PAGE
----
Over time—and this whole system has really only been this way for the last 20 years or so—hourly rates have been commoditized. Cost-plus structures have come, gone, and come again. Ceilings have been put in place for the amount of hours that a person can work. And endless amounts of time have been spent managing, recording and auditing time itself.
To combat the potential for abuse, procurement departments gained strength and influence. All well-meaning and mostly reasonable, these groups have built norms around hours worked per year, the range of reasonable costs for specific types of assignments, hourly rate ranges and pretty much anything else that can prevent the inherent potential abuse in this system.
While the efforts of procurement groups have surely addressed abuse, they still haven't addressed the problem. The emperor isn't wearing any clothes here. The system is backward. All of this may make perfect sense at some level, but this system has created a whole generation of marketers focused more on doing things efficiently than on doing them right. It has enabled many to lose sight of what's really important in this business—ideas.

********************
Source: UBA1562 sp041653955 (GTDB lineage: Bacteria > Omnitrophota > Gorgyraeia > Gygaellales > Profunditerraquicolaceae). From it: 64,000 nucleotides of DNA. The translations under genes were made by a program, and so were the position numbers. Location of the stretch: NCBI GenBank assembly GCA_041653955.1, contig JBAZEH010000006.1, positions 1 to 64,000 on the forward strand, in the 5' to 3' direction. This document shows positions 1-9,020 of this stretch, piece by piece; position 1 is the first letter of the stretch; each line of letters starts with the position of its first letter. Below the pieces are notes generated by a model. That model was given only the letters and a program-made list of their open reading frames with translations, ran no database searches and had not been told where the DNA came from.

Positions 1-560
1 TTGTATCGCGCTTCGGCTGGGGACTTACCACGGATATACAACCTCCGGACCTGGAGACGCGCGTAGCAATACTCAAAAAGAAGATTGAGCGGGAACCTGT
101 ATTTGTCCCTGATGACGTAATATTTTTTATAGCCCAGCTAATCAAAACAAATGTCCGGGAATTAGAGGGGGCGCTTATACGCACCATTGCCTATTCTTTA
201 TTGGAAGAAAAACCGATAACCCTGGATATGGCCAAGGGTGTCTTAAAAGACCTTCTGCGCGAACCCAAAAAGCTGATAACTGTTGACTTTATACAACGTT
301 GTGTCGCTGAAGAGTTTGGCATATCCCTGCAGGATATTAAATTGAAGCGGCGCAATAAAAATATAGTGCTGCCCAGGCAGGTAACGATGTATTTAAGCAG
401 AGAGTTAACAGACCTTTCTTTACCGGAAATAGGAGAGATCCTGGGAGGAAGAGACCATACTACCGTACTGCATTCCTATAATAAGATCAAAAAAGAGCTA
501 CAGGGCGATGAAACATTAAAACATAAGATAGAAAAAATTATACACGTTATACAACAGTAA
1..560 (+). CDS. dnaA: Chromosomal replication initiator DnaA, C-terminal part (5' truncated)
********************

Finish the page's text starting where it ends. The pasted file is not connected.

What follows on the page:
Scopes of work have shrunk in recent years. The range of projects continues to adjust itself as well. These are all good steps to get to more cost-effective marketing efforts for brands. We can't be naked, but we don't want to be overdressed either.
But how about taking it one step further? Let's toss the current system out the window and pay for the idea(s) instead of the time it took to create them. Timelines, deadlines and budgets would still exist, but take the focus off of hours and rates and place it on the essence of the work itself. This system makes results the king. In fact, if you pay for the idea(s), we'll give the 239 or so forms of execution away altogether or at some bulk price. Ironically, I've proposed this a few times in the last few years to several individuals. The biggest issue brought back to me always surrounds reconciliation.
Forgive me, but this business that we all know and love is about brands being brought to life to help people. Financial accountability is critical, but it's not why we're here. It's a guardrail for the system. It shouldn't be the system.